For four years, American coal miners were Trump’s most beloved workers. And he was going to reverse the seemingly inexorable trend away from coal as an energy source. He didn’t. His empty rhetoric did nothing to dent the collapse of employment by Big Coal that has seen the disappearance of half of America’s coal jobs since 2011.
Some coal miners believed Trump — and coal mine owners grabbed the cash offered to prop up the sagging industry — but realists knew Trump’s policies were a political stunt. And not a long-term solution to Appalachia’s economic decline. Biden’s Infrastructure plan, on the other hand, offers concrete hope for the benighted area. And has been embraced by Cecil Roberts, president of the United Mine Workers of America — coal’s largest union.
As Roberts explained:
“Anybody who would not accept jobs where jobs are desperately needed is making a horrendous mistake.”
“We’re for infrastructure. We’re for jobs. We’re for moving manufacturing into coalfields. We’ll work the president on that.”
No more pretty words. Biden is offering employment and programs backed with an infusion of cash. Aspiration is all well and good but it is a paycheck that feeds the kids and pays the rent,
Biden’s proposal to rebuild bridges, ports, and airports would boost demand for steel, which uses coal as a key ingredient. And it would provide well-paying jobs in alternate energy manufacturing, construction, and installation. The plan also calls for expanding access to broadband in rural areas like Appalachia, which is crucial to any future economic growth.
There is still pain to come in coal country. And the old ways are no longer supportable. As Roberts says,
“We’re coming to grips with the fact that we might lose more jobs here. We’re recognizing that change is coming fairly rapidly here.”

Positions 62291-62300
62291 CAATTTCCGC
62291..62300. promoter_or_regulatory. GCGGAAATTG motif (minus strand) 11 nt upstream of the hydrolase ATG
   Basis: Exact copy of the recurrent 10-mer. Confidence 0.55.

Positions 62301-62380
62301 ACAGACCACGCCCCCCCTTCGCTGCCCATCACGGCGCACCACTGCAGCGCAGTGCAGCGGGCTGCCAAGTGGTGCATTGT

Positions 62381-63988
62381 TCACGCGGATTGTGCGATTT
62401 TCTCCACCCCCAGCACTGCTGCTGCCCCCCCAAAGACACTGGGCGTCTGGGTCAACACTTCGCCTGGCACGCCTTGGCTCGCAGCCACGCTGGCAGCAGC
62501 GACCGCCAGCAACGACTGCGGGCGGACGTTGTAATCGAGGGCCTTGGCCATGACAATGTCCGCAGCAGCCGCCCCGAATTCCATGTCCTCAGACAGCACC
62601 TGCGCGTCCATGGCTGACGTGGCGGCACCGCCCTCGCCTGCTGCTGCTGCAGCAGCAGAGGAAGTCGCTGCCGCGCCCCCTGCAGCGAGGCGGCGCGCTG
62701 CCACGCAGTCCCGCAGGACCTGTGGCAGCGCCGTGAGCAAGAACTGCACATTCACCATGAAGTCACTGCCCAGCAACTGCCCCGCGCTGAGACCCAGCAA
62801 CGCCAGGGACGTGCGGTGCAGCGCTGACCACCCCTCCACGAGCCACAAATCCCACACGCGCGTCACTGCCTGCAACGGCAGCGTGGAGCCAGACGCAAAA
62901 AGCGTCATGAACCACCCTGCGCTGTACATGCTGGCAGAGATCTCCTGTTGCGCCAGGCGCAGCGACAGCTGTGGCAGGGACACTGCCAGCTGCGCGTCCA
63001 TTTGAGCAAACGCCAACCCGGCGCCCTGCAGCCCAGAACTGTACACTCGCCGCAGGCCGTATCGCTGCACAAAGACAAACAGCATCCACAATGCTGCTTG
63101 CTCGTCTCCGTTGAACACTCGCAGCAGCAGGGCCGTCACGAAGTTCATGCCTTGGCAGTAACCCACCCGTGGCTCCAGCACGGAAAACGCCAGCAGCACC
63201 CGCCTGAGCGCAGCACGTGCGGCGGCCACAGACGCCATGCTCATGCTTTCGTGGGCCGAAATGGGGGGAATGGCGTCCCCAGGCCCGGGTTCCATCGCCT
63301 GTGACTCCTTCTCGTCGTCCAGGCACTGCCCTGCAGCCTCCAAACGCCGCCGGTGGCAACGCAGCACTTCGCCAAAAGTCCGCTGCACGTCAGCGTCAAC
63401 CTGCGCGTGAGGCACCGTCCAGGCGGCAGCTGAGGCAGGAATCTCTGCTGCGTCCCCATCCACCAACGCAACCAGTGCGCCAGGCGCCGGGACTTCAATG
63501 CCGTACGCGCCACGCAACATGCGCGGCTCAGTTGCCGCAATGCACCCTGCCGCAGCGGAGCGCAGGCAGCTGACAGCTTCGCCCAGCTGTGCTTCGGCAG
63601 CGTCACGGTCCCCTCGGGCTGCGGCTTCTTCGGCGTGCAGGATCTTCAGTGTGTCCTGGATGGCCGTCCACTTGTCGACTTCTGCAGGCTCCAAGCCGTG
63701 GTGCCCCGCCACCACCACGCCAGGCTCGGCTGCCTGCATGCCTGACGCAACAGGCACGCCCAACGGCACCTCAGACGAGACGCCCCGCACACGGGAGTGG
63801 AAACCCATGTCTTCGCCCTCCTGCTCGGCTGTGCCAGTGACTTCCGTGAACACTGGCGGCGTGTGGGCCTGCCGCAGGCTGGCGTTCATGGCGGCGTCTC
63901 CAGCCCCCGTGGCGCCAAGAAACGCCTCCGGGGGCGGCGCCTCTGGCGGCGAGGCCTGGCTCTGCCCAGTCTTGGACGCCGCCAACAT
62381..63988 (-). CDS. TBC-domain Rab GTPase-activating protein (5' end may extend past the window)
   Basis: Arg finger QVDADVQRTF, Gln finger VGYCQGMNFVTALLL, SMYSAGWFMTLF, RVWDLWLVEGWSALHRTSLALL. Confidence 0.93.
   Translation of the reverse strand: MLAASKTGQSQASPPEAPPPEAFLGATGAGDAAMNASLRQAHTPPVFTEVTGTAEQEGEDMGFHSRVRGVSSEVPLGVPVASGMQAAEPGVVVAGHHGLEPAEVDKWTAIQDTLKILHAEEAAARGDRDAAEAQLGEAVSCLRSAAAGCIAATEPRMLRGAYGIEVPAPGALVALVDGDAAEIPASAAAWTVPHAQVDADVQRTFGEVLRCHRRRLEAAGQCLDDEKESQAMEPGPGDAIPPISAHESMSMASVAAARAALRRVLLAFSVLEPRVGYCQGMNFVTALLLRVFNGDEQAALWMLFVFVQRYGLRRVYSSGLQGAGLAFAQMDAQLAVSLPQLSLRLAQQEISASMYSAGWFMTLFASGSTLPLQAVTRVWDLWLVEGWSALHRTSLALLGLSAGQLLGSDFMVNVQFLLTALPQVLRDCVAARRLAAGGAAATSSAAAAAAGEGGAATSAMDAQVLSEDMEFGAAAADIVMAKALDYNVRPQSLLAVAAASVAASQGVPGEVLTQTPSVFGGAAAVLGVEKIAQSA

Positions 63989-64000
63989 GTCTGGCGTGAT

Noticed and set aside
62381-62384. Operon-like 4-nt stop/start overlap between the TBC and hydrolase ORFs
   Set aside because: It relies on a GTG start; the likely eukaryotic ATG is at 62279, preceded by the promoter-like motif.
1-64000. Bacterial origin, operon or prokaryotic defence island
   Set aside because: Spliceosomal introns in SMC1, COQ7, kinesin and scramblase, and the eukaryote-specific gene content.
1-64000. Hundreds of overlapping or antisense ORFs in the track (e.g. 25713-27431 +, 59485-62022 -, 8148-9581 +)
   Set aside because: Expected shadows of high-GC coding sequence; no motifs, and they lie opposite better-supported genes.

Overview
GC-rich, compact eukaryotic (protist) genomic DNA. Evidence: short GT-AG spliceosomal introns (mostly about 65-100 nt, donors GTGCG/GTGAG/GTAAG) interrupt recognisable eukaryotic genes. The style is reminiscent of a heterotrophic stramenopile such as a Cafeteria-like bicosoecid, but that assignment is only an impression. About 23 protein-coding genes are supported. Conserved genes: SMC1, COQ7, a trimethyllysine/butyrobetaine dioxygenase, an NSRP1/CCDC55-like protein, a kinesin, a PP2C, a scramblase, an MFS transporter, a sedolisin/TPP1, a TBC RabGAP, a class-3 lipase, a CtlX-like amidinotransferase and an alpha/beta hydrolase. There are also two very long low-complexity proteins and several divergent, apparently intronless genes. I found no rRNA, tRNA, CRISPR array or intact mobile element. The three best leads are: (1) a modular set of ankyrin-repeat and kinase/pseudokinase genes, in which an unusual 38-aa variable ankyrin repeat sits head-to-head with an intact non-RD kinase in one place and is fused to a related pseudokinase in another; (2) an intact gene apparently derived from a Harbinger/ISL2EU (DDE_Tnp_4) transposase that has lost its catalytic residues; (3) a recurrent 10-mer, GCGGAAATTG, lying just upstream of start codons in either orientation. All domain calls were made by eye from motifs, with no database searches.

But Biden provides a light at the end of the tunnel.
Not that the plan is perfect. It doesn’t put an immediate kibosh on the use of coal, as climate activists want. Instead, it promotes the installation and application of carbon sequestration technology to blunt the effects of the recent increase in demand for coal brought on by the recovery from the pandemic recession.
Unsurprisingly — it is a miner’s union after all — the UMWA’s strategy, enumerated in their document ‘Preserving Coal Country’, starts with “Preserving UMWA Jobs”. Their language is echoed in the Biden’s administration’s infrastructure plan. But that’s politics for you. The administration has to sell the plan to the union. And the union has to sell the plan to its members.
The other two legs of the UMWA’s strategy are “Create New Jobs” and “Preserve UWMA families, communities” [sic]. As soon as those desires are met, the coal job goal will recede in importance. And the aims of climate activists, although delayed, will be met.
A benefit of the union’s endorsement is the pressure it will put on Joe Manchin to side with Biden and ignore the GOP’s pathetic $700 billion counter to the Democrat’s $2 trillion proposal. Which would leave Kyrsten Sinema on an island. Does she want to tell Arizona’s newly Democratic electorate that she’s against a bill the majority of them prefer? To be honest, I don’t know.
When Biden got the top job, it was on an ‘anyone but Trump’ wave. He was viewed as an anodyne, elderly, and probably ineffectual chief executive whose role was as a place-holder until his one unremarkable term ended. Then Kamala Harris would run for the top job in 2024. Instead, he has shocked even the most vocal progressives into silence and completely dumbfounded DC’s GOP. They have been reduced to complaining that Joe “is not doing cable news interviews” and his tweets are “limited” and “unimaginably conventional” — while asking, “Is he really in charge?”
The answer is, yes — he is.